The Problem with “Sell-By” Dates

by in News, April 1st, 2014

The Problem with When you clean out your fridge or pantry, some things obviously need to go. That old cheese that’s sprouted a greenish-black tuft of hair? That ancient container of broccoli that smells like something you’d rather not describe — or ever smell again? Those clearly belong in the garbage can — outside — several yards away.

But what about the foods that look and smell fine, but have “sell-by,” “use-by,” “best-by,” “best-before” or “enjoy-by” dates that have come and gone? You should probably pitch those, too, right?

Not so fast. While most of us probably treat the dates on our food packaging as gospel, they are, it turns out, highly unreliable indicators of freshness. “Basically made up,” Smithsonian Magazine says. “Unclear” and “useless,” the Washington Post sniffs. “Inconsistent and confusing,” Climate Progress notes.

In a report released in September 2013 by the Harvard Food Law and Policy Clinic and the Natural Resources Defense Council, “The Dating Game: How Confusing Food Date Labels Lead to Food Waste in America,” the authors point out that dates on food labels that purport to tell us whether its contents are fresh, or — uh — not so fresh, are “surprisingly under-regulated.”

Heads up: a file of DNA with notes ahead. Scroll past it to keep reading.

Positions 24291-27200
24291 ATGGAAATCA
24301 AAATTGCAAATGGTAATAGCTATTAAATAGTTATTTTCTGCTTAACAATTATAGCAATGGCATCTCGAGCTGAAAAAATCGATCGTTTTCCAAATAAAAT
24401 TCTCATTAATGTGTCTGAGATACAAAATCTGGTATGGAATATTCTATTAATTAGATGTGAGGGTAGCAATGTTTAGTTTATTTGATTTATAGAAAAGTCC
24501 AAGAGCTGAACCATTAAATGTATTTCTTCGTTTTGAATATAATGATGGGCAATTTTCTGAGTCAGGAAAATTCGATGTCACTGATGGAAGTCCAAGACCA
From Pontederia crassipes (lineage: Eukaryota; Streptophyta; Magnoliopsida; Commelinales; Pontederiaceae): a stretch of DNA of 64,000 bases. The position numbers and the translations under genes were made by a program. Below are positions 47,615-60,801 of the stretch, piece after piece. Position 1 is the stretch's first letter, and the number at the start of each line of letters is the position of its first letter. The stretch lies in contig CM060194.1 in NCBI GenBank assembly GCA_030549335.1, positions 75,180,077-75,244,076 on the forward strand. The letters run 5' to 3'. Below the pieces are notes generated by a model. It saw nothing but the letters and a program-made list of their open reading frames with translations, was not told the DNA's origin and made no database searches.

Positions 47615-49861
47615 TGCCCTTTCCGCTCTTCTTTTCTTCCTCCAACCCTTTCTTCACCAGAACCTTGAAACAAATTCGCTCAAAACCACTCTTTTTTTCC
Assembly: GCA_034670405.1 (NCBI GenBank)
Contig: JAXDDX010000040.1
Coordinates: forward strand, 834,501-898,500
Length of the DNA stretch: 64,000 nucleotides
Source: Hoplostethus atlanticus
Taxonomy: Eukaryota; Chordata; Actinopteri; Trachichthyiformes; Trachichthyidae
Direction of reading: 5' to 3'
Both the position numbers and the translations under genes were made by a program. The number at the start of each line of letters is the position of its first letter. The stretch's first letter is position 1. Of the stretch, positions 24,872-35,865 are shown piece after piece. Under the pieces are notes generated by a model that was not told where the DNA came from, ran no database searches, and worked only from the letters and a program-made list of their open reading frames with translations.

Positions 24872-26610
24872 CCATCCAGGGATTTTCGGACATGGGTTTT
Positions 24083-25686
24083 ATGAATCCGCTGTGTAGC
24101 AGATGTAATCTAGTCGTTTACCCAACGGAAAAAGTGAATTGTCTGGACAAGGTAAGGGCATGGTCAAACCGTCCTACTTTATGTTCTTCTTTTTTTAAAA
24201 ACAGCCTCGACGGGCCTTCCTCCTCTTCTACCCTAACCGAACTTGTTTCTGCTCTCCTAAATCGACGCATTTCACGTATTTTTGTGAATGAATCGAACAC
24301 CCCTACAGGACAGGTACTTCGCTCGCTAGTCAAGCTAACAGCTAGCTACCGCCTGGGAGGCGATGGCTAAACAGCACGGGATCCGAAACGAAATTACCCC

Federal food-dating standards are sparse — dating is mandated only on infant formula — and state and local laws vary. For instance, only some states require that perishable foods like milk be sold prior to their expiration dates. As a consequence, labeling practices are wildly inconsistent and consumers cannot rely on them — and amidst this confusion, a lot of people throw away an awful lot of perfectly good food.

The authors of the Harvard/NRDC report have called for clearer standards and greater regulation, but in the meantime, how are you to know when to throw out your food and when to keep it around?

The website Eat By Date provides helpful information on the shelf lives of perishables, including dairy products, drinks, fruits, vegetables, grains and proteins. Food Network’s Healthy Eats blog also offers guidance. And you can always just follow your nose.

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